Bribing goes from being a rational, though illegal, activity to an economically irrational activity. The lesson is simple. If we publicly ruin someone’s reputation, the potential monetary loss is so great that it just does not pay to bribe, i.e., deterrence. If we don’t ruin the reputations of bribers, they will continue to operate and eventually beat the GIA into the ground.

Our goal is not to provide the GIA with specific solutions to all problems, but rather to encourage and plead with GIA’s board, management and lawyers to come up with their own innovative solutions. We recognize that the GIA is in a difficult situation. However, sometimes what we think is a solution creates an ever bigger problem. Sometimes our biggest nightmare is when our dreams come true. The bottom line is that GIA’s board must consider and take responsibility for the unintended consequences of their actions.

Actions taken with the best of intentions are often the most dangerous.

The trade must also recognize that the GIA is going through a very difficult transitional period. Optimal long-term solutions to the problems at hand will take time to implement. Quick-fix solutions, although apparent, may be unsustainable and nonoptimal.

We in the trade need to make our points, turn down the hysteria, and work together with the GIA to help solve the problems at hand. We must recognize that the GIA will have to take a series of steps as it develops new processes for improving the integrity of its grading reports. The trade should expect and support a process of change that will ensure and enhance the credibility and integrity of GIA’s grading reports.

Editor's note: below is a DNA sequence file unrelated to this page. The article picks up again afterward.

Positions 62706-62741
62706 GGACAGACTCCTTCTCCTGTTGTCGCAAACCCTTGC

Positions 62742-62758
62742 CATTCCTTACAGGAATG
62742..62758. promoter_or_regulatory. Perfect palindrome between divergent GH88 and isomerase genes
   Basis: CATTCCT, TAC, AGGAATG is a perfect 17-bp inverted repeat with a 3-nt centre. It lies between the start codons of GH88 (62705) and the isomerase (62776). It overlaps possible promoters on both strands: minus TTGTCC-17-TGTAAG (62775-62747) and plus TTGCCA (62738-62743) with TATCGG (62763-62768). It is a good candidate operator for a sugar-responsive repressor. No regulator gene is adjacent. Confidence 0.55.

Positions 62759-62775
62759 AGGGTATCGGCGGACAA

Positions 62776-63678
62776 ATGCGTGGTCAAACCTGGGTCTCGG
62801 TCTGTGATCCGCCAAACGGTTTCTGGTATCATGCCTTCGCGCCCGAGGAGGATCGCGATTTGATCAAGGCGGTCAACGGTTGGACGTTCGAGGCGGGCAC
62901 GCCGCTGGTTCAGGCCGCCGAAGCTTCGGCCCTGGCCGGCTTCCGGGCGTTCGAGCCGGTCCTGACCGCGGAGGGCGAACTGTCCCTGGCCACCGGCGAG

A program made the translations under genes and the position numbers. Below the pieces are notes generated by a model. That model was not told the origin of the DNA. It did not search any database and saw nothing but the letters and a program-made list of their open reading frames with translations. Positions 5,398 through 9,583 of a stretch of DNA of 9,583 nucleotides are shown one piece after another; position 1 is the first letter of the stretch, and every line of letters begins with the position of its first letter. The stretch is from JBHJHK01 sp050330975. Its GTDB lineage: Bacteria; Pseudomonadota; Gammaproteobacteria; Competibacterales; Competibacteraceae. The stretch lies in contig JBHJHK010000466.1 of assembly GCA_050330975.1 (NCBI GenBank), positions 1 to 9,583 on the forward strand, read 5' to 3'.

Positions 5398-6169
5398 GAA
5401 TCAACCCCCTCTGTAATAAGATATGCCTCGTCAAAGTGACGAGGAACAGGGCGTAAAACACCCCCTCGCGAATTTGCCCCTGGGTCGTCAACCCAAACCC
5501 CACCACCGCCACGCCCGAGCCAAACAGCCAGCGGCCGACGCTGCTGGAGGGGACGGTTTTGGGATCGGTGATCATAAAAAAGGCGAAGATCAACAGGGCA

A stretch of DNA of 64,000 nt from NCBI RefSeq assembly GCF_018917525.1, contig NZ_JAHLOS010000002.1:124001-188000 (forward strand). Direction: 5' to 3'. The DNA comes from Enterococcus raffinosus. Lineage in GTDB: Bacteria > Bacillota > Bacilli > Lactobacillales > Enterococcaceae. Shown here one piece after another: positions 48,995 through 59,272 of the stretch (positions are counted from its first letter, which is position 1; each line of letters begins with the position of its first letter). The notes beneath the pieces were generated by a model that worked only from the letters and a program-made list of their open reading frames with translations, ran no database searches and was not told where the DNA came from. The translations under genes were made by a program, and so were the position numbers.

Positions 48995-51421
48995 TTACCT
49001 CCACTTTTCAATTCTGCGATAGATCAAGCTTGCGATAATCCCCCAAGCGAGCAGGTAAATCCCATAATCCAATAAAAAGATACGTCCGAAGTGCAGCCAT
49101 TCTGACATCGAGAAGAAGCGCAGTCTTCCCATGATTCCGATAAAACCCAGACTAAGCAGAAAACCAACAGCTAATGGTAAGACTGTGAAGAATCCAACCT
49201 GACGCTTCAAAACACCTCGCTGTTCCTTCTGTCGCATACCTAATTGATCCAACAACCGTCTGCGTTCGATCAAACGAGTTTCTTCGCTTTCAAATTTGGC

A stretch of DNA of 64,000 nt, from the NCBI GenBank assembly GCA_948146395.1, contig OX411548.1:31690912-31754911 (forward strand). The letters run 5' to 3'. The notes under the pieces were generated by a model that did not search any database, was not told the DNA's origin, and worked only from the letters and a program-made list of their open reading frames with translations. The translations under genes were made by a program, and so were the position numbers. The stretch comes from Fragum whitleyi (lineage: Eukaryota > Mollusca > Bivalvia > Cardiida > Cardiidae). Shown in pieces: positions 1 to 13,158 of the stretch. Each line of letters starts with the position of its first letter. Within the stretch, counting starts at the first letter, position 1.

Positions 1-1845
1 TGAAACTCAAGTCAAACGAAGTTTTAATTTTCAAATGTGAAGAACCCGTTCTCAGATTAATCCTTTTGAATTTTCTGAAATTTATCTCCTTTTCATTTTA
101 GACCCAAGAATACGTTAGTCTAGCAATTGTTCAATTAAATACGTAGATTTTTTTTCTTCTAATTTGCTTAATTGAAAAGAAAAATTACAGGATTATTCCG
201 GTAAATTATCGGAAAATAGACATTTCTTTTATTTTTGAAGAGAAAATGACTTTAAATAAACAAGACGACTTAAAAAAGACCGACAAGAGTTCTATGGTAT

REST ASSURED?

The only amusing statement in the press release is that when dealing with the bribers, the GIA tells us “rest assured, they will be dealt with swiftly and decisively.” Now I mean no disrespect to GIA, but having grown up in New York, I imagine that these bribers are pretty tough guys. “Swiftly and decisively”? – we are, of course, waiting and wondering. What is the GIA going to do, have their lawyers throw paper airplanes at the bad guys?

Seriously speaking, I doubt that the GIA, who is unable to name the bribers, is capable of “dealing” with them. While we can expect the GIA to forward their investigative report to the appropriate legal authorities, such authorities rarely act swiftly or decisively. Perhaps the GIA could initiate a civil lawsuit that would enable the disclosure of the bribers names and then the diamond dealers could “deal” with them.

The real issue here is why isn’t the diamond trade taking responsibility for the rotten apples in our midst? The GIA is the well from which all of us drink.

The New York laboratory provides the 47th Street community with unique opportunities that employ hundreds of people. The GIA enables the entire diamond world to legitimize premium prices for the best diamonds. Bad people are poisoning our well. Clearly, our trade must take immediate proactive protective measures.

The press release issued by the Diamond Manufacturers and Importers Association of America (DMIA) on October 25, 2005, is a good step forward.

We believe that the World Federation of Diamond Bourses (WFDB) and International Diamond and Manufacturers Association (IDMA) should develop a joint resolution at the upcoming Mumbai conference that provides the following:
  • Make it a violation for any member to bribe any laboratory employee.
  • Make it a violation for any member to knowingly trade in any diamond whose diamond grading report has been improperly upgraded due to bribery.
  • Require a five-year suspension for any member found to have bribed any laboratory employee or knowingly dealt in any improperly upgraded diamond.
  • Require all organizations to post, and/or, give notice to all members, the individual and company names of all those found to have bribed any employee of any diamond laboratory.